As we carry on through life, it can be challenging to think about passing and leaving our loved ones behind. But if you don’t prepare in fear of the unknown, you can leave them without a plan for once you’re gone or decisions you’d like made if you become unable to make them yourself.
In this complete guide to estate planning NSW, we explain an enduring power of attorney, enduring power of guardianship and advance care planning to help you make decisions around finances, medical and health care.
A Will is a legally binding document that outlines how you want your assets distributed when you die. If you die without leaving a Will, then you die intestate. Although different laws apply in this scenario depending on where you live, your assets are handles without considering any wishes that you might have had.
In the past, creating a Will was more complicated than not making one, but now with online Will builders, it’s easier than ever before. To get started, consider your assets, witnesses that will sign to verify the Will and someone to be the Will’s Executor. Their job will be to pay any debts and distribute your assets to the beneficiaries listed.
Once you’ve created your Will, the next step in planning your estate is appointing someone to make financial and legal decisions on your behalf if you become incapable. The person to make these decisions on your behalf is a Power of Attorney.
A legal document that allows you to appoint someone to manage financial and legal decisions on your behalf. Once created, this document continues even if you lose the ability to make decisions for yourself. Your Power of Attorney in NSW can be a family member, close friend, NSW Trustee & Guardian or a trustee organisation.
The Enduring Power of Attorney that you choose is legally required to act in your best interests. So it’s crucial to select a person who can deal with financial planning, respect your views, and keep their finances and money separate from yours and respects your right to confidentiality.
In NSW, your Power of Attorney can only make financial and legal decisions and can handle almost any finance-related task, including:
After appointing someone to make financial decisions, you need to appoint someone to make medical and health care decisions. Everyone has the right to make their own decisions about where and how they live, including what medical treatment they receive. Still, sometimes an injury or illness can leave you unable to make your own decisions.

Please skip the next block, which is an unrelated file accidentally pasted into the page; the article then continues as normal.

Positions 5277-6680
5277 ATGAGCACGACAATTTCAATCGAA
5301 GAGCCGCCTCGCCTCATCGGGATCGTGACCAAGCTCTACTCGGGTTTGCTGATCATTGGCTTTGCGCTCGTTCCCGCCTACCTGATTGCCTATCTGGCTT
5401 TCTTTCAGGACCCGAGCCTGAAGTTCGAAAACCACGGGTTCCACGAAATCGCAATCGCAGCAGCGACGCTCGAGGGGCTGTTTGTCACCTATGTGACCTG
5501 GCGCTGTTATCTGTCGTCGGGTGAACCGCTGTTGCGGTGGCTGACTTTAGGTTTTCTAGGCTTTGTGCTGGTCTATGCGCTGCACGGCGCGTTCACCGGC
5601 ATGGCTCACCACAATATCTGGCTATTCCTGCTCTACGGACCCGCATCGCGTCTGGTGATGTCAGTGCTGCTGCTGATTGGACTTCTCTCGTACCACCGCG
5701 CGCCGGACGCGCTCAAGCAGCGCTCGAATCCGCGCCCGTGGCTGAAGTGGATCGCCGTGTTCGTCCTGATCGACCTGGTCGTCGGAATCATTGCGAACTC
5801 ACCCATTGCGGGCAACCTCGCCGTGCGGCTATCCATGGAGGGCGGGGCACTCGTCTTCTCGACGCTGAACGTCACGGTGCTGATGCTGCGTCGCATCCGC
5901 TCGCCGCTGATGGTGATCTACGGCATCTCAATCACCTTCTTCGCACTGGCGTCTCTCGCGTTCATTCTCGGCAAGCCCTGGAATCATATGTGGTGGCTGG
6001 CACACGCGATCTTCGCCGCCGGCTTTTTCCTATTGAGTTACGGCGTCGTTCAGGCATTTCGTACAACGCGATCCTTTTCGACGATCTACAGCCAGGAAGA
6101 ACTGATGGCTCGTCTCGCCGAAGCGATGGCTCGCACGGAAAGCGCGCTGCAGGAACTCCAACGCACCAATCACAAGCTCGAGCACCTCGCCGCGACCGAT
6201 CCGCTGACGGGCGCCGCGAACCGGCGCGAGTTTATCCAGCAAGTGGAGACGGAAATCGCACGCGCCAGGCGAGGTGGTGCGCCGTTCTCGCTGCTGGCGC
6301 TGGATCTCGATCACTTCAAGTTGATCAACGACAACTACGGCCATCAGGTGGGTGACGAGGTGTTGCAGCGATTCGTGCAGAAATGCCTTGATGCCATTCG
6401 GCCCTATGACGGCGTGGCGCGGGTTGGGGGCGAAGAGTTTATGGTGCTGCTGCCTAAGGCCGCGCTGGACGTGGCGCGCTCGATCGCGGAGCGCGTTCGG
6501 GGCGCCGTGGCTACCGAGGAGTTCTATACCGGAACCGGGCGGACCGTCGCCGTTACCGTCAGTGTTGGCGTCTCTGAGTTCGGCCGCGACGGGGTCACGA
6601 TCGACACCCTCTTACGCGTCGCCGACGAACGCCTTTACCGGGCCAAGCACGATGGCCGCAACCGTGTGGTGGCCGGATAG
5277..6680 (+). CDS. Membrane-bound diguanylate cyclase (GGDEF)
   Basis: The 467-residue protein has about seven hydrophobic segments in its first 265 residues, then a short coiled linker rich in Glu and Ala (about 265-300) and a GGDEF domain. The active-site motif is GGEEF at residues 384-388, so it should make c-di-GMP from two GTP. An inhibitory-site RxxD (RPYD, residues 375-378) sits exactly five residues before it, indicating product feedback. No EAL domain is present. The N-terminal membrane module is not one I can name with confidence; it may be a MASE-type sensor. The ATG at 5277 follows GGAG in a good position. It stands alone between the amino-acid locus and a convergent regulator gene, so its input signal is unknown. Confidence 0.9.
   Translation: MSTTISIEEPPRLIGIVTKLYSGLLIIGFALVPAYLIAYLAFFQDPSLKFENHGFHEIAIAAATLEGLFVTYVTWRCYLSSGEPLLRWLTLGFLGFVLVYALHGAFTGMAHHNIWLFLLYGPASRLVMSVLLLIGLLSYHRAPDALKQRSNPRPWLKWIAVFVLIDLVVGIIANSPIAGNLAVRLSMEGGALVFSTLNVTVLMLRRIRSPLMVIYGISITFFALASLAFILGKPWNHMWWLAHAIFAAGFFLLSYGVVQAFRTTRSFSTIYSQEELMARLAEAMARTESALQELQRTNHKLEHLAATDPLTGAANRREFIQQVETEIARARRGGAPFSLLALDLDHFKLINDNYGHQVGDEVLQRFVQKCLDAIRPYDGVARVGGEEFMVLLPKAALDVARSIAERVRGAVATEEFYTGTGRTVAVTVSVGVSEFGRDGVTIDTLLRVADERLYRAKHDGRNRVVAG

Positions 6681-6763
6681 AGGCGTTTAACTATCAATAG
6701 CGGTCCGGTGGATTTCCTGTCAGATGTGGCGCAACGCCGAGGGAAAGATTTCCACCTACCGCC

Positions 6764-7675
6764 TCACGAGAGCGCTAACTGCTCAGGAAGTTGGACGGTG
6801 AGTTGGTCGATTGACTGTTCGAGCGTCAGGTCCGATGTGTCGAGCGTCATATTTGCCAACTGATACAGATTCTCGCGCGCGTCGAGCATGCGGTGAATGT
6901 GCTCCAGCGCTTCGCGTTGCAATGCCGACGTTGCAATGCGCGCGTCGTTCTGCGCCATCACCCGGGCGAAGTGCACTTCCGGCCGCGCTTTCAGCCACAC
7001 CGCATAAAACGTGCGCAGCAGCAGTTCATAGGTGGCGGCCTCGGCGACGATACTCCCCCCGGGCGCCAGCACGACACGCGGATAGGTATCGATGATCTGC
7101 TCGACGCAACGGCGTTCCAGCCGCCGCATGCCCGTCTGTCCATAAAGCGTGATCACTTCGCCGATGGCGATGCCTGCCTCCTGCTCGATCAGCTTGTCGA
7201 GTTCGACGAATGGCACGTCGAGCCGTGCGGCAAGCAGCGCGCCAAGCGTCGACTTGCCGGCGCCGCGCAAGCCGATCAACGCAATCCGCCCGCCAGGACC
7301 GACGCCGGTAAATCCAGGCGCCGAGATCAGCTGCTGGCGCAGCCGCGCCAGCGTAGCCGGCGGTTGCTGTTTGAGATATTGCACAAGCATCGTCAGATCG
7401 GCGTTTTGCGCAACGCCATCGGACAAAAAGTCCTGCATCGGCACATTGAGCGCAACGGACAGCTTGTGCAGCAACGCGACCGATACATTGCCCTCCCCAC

An Enduring Guardian is a person you legally appoint to make decisions about your health and lifestyle if you can’t make these decisions yourself. The role of the Enduring Guardian only starts when you are unable to make decisions for yourself.
The types of decisions that an Enduring Power of Guardianship makes is:
Enduring Guardians can’t make decisions about your money, who you vote for, marriage, anything that’s against the law, making or changing your Will and making or changing your Advanced Care Directive.
An Advance Care Directive, also known as a living Will, formalises your advance care plan. The directive will include your specific requirements for future health care should you become incapacitated and unable to make your own decisions.
It contains treatments you would accept or refuse, values around the quality of life you would wish to have and preferences that the Enduring Guardian should consider when making decisions on your behalf.
In NSW, there are two ways you can record your choices for future medical care, which include appointing an Enduring Guardian and completing an Advance Care Directive. The Advance Care Directive is an essential part of advance care planning as it’s impossible to know what will happen in the future regarding your health, and you might have firm ideas about how you want to live the rest of your life.
Luckily, planning your estate doesn’t have to be complicated. After creating your Will and choosing your Power of Attorney, keep a copy in a safe place and give another to a trusted person.
If you’re looking to start by creating your Will, then click here. And if you’re ready to start planning your estate, then check out our estate planning guide.
Disclaimer: The content of this blog is intended to provide a general guide to the subject matter. This blog should not be relied upon as legal, financial, accounting or tax advice.